Recent testing of many kitchen appliances found that chlorinated paraffins are commonly used to lubricate hinges in products such as refrigerators, microwave ovens, and food processors. In their study, brand-new appliances had the highest concentrations, suggesting chlorinated paraffins are released over time.
To reduce your exposure, clean products frequently, do not allow your food to contact the lubricant in appliances, and ventilate your kitchen while using a baking oven. Learn more about flame retardants and how to avoid them at our Six Classes website.
New Year, New Laws, Healthier Products
By Jen Jackson
Good news! A number of different states’ laws restricting PFAS have just gone into effect as of January 1st. These important laws will help reduce exposure to and environmental releases of these harmful chemicals – at least from new products introduced into those states.
Here’s a quick recap:
- Maine: PFAS is now banned in rugs, carpets, and fabric treatments sold or distributed in the state.
- New York: Paper-based plates, cups, bowls, and other food packaging may no longer contain PFAS.
- California: Like New York, California has banned PFAS in paper- and fiber-based food packaging. The same law also addresses PFAS and other chemicals of concern in cookware, requiring labels to list certain chemicals of concern in the product, and also no longer allows greenwashing claims on cookware that indicate a product is free of one PFAS (e.g. “PFOA-free!”) while another PFAS is in that product.
- Colorado: PFAS-containing firefighting foam is no longer allowed to be used at Federal Aviation Administration-designated public use airports.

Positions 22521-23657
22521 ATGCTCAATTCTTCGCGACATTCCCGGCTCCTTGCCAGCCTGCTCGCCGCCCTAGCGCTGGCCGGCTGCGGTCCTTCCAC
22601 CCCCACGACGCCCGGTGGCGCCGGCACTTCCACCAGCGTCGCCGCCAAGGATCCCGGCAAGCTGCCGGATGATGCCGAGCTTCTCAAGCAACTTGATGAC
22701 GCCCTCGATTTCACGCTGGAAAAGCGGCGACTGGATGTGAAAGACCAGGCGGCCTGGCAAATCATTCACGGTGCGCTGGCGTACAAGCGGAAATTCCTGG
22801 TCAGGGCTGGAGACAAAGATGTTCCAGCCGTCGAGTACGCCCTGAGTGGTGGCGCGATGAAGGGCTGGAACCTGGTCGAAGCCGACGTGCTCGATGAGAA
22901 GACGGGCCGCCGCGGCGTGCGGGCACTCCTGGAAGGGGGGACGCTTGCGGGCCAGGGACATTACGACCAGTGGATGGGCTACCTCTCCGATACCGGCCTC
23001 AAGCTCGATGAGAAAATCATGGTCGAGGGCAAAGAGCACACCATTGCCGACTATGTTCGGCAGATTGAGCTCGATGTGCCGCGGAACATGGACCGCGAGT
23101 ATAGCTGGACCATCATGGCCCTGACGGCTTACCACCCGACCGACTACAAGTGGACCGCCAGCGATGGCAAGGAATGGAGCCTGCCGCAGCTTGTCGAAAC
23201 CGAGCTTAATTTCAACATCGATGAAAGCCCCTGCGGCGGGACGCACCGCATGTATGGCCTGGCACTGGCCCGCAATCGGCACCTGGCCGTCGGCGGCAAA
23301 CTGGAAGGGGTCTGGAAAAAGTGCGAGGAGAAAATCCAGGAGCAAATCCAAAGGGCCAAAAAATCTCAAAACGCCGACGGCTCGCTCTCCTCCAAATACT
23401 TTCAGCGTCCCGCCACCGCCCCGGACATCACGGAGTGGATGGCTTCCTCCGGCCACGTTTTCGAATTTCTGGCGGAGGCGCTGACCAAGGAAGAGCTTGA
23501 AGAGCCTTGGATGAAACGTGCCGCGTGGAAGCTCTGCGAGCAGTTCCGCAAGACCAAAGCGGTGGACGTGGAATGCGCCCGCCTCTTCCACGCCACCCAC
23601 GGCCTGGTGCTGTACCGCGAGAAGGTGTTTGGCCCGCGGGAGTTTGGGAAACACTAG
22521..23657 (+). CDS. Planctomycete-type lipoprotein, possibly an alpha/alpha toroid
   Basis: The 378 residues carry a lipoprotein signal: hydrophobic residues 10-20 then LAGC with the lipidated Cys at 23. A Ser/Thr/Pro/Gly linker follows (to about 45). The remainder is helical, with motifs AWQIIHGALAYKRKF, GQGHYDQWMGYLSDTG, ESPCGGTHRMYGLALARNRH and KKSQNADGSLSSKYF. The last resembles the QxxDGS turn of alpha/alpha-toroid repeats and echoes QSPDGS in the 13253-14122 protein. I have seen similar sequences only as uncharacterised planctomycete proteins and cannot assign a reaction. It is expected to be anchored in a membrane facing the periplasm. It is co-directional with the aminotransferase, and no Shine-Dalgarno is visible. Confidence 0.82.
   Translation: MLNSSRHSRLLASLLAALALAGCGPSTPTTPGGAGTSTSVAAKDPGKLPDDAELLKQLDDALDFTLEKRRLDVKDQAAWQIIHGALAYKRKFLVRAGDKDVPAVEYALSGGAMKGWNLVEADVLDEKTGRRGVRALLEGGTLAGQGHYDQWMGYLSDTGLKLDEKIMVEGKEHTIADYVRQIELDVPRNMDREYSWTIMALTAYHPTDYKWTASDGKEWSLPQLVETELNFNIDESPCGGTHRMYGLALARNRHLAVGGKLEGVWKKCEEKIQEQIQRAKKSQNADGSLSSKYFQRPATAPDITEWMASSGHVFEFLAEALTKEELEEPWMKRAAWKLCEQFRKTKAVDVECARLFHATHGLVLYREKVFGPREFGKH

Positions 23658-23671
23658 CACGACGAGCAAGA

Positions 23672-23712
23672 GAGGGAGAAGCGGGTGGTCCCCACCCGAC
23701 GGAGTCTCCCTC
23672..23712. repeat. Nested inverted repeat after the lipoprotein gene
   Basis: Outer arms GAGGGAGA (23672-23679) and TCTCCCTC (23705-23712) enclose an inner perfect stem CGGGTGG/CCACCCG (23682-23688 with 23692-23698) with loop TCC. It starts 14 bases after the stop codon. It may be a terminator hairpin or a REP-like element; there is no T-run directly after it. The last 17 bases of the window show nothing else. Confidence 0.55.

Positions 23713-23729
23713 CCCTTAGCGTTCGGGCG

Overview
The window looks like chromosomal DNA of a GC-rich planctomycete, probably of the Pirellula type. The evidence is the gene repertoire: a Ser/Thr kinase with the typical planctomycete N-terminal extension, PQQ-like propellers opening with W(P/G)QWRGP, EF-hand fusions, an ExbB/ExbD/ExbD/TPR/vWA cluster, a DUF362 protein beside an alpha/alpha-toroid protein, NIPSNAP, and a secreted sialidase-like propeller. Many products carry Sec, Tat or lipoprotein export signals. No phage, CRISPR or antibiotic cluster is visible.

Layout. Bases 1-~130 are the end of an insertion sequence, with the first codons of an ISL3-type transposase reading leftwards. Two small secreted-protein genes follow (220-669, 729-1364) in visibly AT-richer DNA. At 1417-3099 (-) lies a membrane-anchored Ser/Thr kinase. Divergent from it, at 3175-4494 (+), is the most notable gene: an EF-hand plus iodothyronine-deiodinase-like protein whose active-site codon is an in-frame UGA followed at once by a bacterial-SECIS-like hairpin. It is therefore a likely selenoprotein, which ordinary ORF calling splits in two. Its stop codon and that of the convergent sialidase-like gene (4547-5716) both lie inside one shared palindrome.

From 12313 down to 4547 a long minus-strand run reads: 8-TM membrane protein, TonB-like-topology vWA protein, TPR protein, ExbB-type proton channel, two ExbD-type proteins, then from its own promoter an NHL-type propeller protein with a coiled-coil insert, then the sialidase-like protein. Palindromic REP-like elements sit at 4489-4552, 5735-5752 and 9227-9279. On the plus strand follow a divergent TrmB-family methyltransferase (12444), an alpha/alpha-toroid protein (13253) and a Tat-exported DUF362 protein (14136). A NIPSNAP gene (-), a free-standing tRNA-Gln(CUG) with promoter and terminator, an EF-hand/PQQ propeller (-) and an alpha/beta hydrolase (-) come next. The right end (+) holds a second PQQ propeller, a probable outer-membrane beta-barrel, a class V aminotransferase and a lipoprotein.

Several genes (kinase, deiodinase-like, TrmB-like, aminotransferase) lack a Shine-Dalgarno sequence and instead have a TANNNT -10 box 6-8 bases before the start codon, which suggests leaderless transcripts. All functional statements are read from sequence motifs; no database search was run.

Looking ahead, in July, another law banning PFAS in new children’s products, such as playpens, high chairs, nursing pillows and children’s mattresses, will go into effect.
Green Science Policy Institute in the News
By Rebecca Fuoco
Below are recent news articles, blogs, podcasts, newsletters, and more that have featured our Institute’s work and expertise.
- Our essential-use paper was featured in an article by Grace van Deelen for The New Lede. "The essential-use approach is the first feasible solution that will actually protect people and the environment before extensive damage is done,” our scientist Carol Kwiatkowski told her. Our paper was also featured in the popular Italian science news website Lega Nerd.
- Architectural Digest interviewed our communications director Rebecca Fuoco about California’s phase-out of PFAS in textiles. “Hopefully, manufacturers will get ahead of the curve and stop using forever chemicals even before the mandates kick in,” she told Christina Poletto.
- Our building materials report was recommended as a resource for construction workers in an article for The Maine Monitor by Marina Schauffler.
- Our executive director Arlene Blum gave a talk for a webinar put on by the Massachusetts Breast Cancer Coalition.
- California Assemblymember Phil Ting cited our study finding PFAS in school uniforms in his op-ed for the San Francisco Bay Times.
- Our building materials report was referenced in an article by Erin Rhoda about PFAS in plumbing tape for the Bangor Daily News.
- GreenBiz’s Jon Smieja recommended our www.SixClasses.org video series: "At the entry level, you can learn a lot about the toxic legacy of chemicals from the Six Classes, presented by the Green Science Policy Institute.”
- An explainer published in Sierra Magazine cited our work with Clearya finding PFAS in personal-care products.
- In its trade publication, the Advanced Textiles Association cited our studies on PFAS in cosmetics and textiles in its article on California’s phase-out of those uses.
- Our resources on flame retardants in furniture were recommended in an article for Thyroid Pharmacist.
- Our scientist Lydia Jahl spoke with Shannon Kelleher of The New Lede about 3M's announcement that they will stop manufacturing PFAS, noting that to truly have an impact beyond 3M's actions, we need to "stop all other [PFAS] uses and start cleaning up contaminated sites."